This one you can find in almost any pasalubong stop. Though presented as a cookie, Lengua de Gato is actually a toasted variant of a mamon.
For more details and enrollment in this Lengua de Gato class, click here.
BISCOCHO – Aahhh, yes. A personal favorite. The sweetness perfectly balances with the bitterness in a hot cup of coffee. There are a lot of varieties of Biscocho, there’s Biscocho de Manila, Biscocho de Rosca, Biscocho de Sebo and and a number more versions around the Philippines.
In this particular video though, we are going to make Biscocho Iloilo otherwise known as Biscocho de Caña. The sweet, twice-baked variant which is one of Iloilo’s pride.
Biscocho was derived from the Spanish bizcocho, but this is entirely different from the Filipino version. The Spanish bizcocho is softer and is more like what we call a Broas or Lady Fingers.
Biscocho Iloilo may be twice-baked or made to save a bread that went stale. You know, as Filipinos, we don’t like food going to waste.
For more details and enrollment in this Biscocho class, click here.
ROSQUILLOS – Another one that originated in Cebu but has a more precise history. Said to be created by Margarita “Titay” Frasco from Liloan, in 1907. Rosquillos, not to be mixed-up with Spanish Rosquillos or Rosquillas, is a cookie made from the usual suspects of eggs, shortening, sugar, baking powder and of course, flour. Spanish Rosquillos on the other hand resembles more of a baked donut.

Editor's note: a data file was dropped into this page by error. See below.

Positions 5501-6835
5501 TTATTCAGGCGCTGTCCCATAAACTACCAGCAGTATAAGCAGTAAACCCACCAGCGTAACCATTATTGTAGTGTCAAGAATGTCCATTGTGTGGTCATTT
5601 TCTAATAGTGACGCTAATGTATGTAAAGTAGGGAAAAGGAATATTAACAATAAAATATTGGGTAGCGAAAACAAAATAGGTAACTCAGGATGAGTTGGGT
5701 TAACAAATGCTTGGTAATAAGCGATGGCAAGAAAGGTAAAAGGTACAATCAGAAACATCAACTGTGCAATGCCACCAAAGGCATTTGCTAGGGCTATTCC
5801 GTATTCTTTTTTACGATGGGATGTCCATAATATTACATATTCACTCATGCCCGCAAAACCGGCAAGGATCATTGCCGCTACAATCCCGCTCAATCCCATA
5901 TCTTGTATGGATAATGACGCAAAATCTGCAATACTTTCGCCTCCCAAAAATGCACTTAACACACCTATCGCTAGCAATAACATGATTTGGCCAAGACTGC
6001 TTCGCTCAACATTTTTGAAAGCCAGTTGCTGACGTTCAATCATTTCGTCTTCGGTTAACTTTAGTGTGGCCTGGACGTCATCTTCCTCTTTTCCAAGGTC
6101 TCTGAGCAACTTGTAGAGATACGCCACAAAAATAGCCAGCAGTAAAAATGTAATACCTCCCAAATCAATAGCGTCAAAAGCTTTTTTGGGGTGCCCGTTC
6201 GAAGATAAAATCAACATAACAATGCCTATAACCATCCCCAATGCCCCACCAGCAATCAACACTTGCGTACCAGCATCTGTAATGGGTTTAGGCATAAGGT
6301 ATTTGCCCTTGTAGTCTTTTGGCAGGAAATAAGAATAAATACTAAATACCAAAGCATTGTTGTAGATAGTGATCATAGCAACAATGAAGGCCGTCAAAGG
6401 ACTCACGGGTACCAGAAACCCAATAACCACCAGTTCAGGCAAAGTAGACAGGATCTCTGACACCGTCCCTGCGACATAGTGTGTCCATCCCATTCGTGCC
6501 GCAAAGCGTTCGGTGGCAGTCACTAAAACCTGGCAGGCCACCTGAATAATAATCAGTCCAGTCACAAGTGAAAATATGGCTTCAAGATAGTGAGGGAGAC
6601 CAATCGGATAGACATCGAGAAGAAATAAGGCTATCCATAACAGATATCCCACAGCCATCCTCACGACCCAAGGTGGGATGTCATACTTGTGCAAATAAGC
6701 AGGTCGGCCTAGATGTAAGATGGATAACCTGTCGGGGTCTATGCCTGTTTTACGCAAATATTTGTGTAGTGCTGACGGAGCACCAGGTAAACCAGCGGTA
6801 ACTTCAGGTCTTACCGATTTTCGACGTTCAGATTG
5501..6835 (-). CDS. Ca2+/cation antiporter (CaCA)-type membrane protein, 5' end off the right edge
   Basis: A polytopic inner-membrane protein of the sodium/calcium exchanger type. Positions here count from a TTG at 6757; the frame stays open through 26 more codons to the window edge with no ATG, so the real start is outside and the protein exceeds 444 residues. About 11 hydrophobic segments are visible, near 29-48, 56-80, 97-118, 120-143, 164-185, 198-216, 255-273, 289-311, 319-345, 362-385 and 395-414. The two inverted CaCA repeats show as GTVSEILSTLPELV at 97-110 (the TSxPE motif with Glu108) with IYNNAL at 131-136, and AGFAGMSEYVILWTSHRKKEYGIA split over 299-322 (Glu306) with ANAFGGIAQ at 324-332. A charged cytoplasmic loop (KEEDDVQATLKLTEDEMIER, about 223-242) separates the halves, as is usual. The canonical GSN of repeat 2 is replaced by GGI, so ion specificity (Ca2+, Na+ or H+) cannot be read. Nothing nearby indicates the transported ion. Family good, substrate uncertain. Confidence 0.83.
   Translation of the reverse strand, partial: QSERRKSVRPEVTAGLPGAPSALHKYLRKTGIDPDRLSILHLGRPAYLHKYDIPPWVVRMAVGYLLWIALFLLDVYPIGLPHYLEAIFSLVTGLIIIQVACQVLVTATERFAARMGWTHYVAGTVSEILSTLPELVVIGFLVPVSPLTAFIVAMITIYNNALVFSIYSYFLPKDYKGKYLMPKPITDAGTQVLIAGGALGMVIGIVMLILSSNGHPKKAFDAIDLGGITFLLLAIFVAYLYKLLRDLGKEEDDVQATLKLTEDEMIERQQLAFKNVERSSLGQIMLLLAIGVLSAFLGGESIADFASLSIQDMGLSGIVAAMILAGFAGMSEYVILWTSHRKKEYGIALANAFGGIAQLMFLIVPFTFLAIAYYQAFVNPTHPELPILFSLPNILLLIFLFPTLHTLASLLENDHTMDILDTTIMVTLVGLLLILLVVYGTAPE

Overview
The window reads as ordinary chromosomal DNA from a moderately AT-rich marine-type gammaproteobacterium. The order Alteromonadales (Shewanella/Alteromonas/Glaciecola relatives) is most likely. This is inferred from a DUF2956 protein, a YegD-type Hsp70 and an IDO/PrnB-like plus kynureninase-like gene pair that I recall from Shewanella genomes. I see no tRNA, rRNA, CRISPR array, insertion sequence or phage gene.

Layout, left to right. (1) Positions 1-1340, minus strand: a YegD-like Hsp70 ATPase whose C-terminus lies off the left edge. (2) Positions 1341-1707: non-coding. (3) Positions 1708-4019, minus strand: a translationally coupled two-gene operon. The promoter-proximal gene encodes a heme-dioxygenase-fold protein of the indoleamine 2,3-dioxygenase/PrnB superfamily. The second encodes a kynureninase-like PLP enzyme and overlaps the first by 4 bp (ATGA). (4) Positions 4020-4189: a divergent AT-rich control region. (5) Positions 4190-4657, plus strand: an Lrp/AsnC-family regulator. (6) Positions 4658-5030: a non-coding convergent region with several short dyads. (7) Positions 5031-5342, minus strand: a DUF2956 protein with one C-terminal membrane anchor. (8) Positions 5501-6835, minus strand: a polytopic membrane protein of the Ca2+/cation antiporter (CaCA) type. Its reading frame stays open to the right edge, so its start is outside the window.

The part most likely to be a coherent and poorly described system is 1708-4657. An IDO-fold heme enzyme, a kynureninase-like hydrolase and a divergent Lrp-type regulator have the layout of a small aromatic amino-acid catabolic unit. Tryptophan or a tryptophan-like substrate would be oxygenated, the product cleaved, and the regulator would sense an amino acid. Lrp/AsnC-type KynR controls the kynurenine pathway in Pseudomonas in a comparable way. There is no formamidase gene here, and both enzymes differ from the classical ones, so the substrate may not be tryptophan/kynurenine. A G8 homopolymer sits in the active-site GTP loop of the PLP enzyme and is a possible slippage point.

The name Rosquillos, from the Spanish word “Rosca”, meaning ringlet, was said to be coined by the late President Sergio Osmeña.
Rosquillos are circular in shape and has petal-like edges. It has a hole in the middle like donuts, hence the “ringlet” term, and is thin like a biscuit. Some bakers change the shape of the hole in the middle, to add design to the biscuit.
For more details and enrollment in this Rosquillos class, click here.
BROAS – or ladyfingers, like Lengua de Gato is another variant of mamon, because of its low density. Another personal favorite of mine as it pairs perfectly with coffee or hot chocolate. Yes, I love coffee.
It is a spongy, soft cookie with a touch of crunch. This is why toddlers are able to eat this with ease.
Our Muslim brothers created a local variant, either crunchy or soft, and they call it broa, b’rua, bulwa or baulo, but they are basically the same.
Broas, another term derived from the Spanish word, “Broa”, is a type of corn and rye bread, from Portugal and Galicia.
Though the term may be Spanish, the ladyfingers which originated in Italy, hence our derived term, has a more accurate look and texture when compared to ours than the Spanish Broa.
Ladyfinger or “Savoiardi”, its Italian name, was created in the 15th Century in the court of Dutchy of Savoy for the visit of the King of France. It was later given the name Savoiardi, became the official court biscuit and part of the local cuisine. This cookie is quite known in Europe.
Of all those in this list, ladyfingers may be the most commonly made in other countries especially in Europe as it has the most translations for each country, they may have minor differences or different variants but they all have the same principle.
For more details and enrollment in this Broas class, click here.
There you go!
So, which one’s your favorite from the list?
Are You Excited?
You should be! Those are just some of the Pinoy pasalubongs we have in-stored for you. If you guys really liked this tutorial, maybe we would make a part two with more Pinoy pasalubongs!
By the way, this training video will be conducted by no less than James Magos a.k.a. Chef Jimbo de Panadero. Need I say more?
Here’s a glimpse of Chef Jimbo in action:
Did you like it? I know you did.
Here’s something you’ll like even more. I’ve provided links for each individual class details and enrollment.
Now click the button below if you want to avail of all the class and save! You know you want to. Wink, wink. See you in class!